08:50 GMT +314 December 2019
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    Scotland's First Minister Nicola Sturgeon speaks on the BBC's Andrew Marr Show in London, May 14, 2017.

    SNP Ready to Discuss Labour Pact Only if Trident Nukes Removed from Scotland - Sturgeon

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    The SNP’s Westminster leader, Ian Blackford, has previously stated that the party refuses to make investments in the Trident nuclear programme and that its abandonment could be included in the party’s post-election "wish-list".

    The Scottish National Party is willing to discuss a coalition deal with a minority Labour government after the election, provided that the Trident nuclear submarines are removed from Scotland, the country's First Minister Nicola Sturgeon said on Sunday.

    Sturgeon also added that the party is only looking for a “less formal arrangement” rather than a full-fledged coalition with the Labour Party.

    "In terms of supporting a minority Labour government, I have been clear we wouldn't have a formal coalition, it would be a less formal arrangement, and yes of course I would expect (Labour leader) Jeremy Corbyn and the Labour Party to respect Scotland's right to choose our own future", Sturgeon was quoted by Sky News as saying.

    Coalition Agreement Talks

    The SNP previously underscored that the removal of the Trident nuclear submarine fleet from the Faslane naval base in Scotland would be central to any agreement with the Labour Party in the event of a general election win.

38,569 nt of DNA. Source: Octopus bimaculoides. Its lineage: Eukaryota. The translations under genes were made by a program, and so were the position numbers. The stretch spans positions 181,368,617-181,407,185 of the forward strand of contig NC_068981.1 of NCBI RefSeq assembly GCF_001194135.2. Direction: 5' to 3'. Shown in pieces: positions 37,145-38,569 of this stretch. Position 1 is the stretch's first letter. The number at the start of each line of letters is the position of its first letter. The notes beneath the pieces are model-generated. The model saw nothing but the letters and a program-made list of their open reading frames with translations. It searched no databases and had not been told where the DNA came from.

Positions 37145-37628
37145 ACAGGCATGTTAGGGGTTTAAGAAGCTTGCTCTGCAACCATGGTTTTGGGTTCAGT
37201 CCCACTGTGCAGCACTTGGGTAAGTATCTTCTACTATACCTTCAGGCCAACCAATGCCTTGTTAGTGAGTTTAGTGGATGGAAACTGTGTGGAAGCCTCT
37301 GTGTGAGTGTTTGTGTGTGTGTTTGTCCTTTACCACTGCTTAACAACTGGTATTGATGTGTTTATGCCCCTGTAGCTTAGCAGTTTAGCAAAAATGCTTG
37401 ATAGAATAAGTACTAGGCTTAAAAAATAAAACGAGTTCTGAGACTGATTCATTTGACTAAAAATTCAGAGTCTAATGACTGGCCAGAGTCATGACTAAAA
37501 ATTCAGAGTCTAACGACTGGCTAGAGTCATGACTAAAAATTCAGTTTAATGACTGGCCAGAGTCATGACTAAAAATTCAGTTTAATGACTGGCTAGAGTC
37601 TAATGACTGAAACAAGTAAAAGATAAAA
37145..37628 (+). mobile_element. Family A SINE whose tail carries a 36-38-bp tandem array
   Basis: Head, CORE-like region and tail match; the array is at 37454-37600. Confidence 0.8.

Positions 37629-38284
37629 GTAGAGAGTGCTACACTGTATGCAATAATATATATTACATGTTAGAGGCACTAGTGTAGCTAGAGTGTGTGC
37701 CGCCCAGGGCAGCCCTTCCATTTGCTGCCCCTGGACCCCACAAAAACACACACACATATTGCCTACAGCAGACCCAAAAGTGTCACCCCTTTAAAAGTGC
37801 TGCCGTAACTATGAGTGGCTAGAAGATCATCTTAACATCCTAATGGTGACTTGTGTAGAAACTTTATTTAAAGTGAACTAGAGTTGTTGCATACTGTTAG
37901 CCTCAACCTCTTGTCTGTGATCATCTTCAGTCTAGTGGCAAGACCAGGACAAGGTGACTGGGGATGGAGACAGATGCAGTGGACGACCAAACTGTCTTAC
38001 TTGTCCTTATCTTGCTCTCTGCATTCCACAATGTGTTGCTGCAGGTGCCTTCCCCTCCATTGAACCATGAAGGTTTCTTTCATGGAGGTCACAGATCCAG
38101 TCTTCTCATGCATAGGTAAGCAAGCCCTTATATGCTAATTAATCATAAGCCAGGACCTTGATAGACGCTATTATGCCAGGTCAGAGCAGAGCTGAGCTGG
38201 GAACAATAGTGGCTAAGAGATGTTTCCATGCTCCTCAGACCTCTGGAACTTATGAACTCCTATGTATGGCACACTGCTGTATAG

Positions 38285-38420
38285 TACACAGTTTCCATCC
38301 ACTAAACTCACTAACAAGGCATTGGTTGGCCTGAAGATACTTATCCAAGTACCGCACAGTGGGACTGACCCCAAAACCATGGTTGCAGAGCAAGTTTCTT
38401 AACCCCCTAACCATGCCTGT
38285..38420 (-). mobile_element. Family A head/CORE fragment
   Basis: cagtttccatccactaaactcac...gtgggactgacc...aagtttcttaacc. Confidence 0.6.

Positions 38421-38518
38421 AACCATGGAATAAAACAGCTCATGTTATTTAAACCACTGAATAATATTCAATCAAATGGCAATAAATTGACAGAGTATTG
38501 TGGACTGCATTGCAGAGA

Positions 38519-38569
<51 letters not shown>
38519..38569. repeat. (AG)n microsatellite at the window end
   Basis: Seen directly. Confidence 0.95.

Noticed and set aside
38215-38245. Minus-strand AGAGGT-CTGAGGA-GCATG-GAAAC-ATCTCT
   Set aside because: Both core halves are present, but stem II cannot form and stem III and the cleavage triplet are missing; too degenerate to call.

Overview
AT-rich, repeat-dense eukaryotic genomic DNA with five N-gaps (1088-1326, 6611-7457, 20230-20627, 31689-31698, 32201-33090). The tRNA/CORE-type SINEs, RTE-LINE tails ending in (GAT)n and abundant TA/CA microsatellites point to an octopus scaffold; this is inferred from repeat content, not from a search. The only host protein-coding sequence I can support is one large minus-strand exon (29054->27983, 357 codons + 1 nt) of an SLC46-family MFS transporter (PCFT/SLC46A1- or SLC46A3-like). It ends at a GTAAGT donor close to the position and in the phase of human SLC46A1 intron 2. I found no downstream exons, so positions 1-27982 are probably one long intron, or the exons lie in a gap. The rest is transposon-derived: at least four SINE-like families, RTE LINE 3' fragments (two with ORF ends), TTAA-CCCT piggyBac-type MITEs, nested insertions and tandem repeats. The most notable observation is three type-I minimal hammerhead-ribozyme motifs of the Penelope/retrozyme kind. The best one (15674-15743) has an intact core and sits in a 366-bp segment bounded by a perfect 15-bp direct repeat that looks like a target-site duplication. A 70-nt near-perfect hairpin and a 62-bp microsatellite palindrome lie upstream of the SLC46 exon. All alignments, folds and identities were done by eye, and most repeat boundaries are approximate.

Reacting to the statement, UK Defence Secretary Ben Wallace warned that a deal between Labour and the Scottish National Party would put the country’s security at risk.

    Last week, UK opposition leader Jeremy Corbyn ruled out the possibility of a coalition agreement, saying that the party is not going to “do deals with anybody”.

    The SNP first floated the idea of a possible alliance with Labour to help it gain a governing majority in Parliament earlier this month, saying that it would expect a second independence referendum in return.

    The United Kingdom is set to hold an early Parliamentary election amid the Brexit stalemate as the legislature was unable to agree on a deal negotiated by Prime Minister Boris Johnson. The vote is set to take place on 12 December.

    Support for the Tories has fallen slightly, according to a recent survey by BMG, currently standing at 41%. Meanwhile, the Labour Party has also seen a decline in support with 28% of voters' backing compared to the previous 30%.

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